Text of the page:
Keep in mind there are cheaper options. At the lowest cost, you could just wire up two Ubiquiti AC Pro points and leave your routing to your existing network setup. This would run about $250. You could also save about $100 by going with Ubiquiti’s cheaper 8-port switch with only 4 PoE ports, bringing the full system down to about $600.

So with my equipment in hand, I watched a ton of videos, but this one is a great for its simplicity.

It’s still not perfectly simple, as you can skip some of the network changes he makes, but overall you can see how easy it is to make your connections in a configuration like this:

I took the ethernet coming off my fiber connection, plugged it into the USG, then ran a wire to the switch, then plugged in the CloudKey on an ethernet port in a room I wasn’t using. I plugged one AC Pro wifi point downstairs in my living room facing the backyard and one upstairs on the opposite end of the house. The great thing about PoE on every port is you can plug in an access point anywhere and not need a wall plug of any kind, since it gets power from ethernet.

I logged into the various administration screens as directed by the video, and updated the firmware on all devices. After about ten minutes of updates and basic configuration, everything was up and running perfectly.

Ubiquiti products are like swiss army knives with 10,000 blades. They’re incredibly flexible and can support almost any configuration you can imagine and if you just search for your specific need, and it’s fairly easy to find answers from someone that has done what you need before (I had to port forward for outside access to a media server that took some extra tweaking). Imagine it’s like a wifi system designed by people that use StackOverflow to look everything up.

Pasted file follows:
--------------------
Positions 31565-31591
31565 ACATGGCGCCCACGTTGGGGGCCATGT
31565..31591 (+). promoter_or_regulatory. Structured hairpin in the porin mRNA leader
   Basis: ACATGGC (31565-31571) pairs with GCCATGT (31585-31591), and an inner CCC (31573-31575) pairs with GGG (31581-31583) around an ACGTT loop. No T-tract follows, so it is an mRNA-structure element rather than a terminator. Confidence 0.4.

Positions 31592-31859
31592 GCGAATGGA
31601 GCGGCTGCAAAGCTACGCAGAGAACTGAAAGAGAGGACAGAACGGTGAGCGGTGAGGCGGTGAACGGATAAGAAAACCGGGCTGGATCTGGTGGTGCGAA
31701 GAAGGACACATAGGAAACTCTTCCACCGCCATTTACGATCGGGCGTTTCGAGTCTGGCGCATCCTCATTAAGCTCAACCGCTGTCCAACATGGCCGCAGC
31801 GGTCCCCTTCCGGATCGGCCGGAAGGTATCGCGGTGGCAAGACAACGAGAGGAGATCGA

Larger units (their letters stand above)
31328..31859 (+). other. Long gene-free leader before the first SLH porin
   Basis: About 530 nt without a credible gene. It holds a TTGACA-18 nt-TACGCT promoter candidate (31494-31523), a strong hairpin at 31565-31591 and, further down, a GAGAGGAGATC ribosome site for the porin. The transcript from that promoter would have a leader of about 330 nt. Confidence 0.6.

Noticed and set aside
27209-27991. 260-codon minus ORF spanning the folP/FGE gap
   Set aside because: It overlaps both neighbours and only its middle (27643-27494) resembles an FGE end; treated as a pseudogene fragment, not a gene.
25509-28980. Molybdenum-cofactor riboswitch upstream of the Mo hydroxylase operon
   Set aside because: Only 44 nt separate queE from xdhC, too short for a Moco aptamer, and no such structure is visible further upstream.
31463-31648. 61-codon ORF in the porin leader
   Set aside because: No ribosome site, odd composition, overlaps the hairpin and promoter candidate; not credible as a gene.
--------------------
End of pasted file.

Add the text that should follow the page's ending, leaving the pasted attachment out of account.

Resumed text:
I briefly tried Ubiquiti’s stuff out 5-7 years ago and it’s gotten way easier to configure, understand, and monitor, but you still have to do a bit of research after you get it set up. If you get stuck, it’s not too hard to find local computer IT help you can hire with experience on Ubiquiti devices since it’s so widely used.

On the positive side, once you have things set up, they’re good to go since there are tiny stable linux servers underneath it all. I am seeing perfect wifi in my house, and the room at the far end of my second floor that gave me so much grief is running over 150Mbps speeds now and I couldn’t be happier with this all.

It’s fairly expensive stuff for home WiFi, but it’s bulletproof, and reliable enough to be set-it-and-forget-it. Every year for the past 14 I’ve lived in my house I’ve spent a couple hundred bucks trying out all kinds of solutions but I wish I went with this sooner.


4 thoughts on “Tips on industrial strength WiFi for normal people

  1. Nice! FWIW you don’t have to replace all your networking gear at once; you can add a single UniFi access point to an existing home network with other equipment on it, for instance. I bet it’s nice having them all installed and working together though!

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  2. Google WiFi DOES work with Ethernet backhaul. Had similar problems in my house and Google WiFi in a nice simple consumer package works perfectly well.

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    1. I got all my points to recognize the wired connections behind them, but it never improved wifi from beyond just OK on their quality of service graphs.

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  3. I had lots of WiFi issues in our 3200 sq. ft. home spread over 4 floors. The basic Netgear Orbit RBK50 kit fixed all WiFi issues. I get consistent 300Mbps connections on any floor with just 2 APs (1 router and 1 satellite). It has been up for over 1½ years now.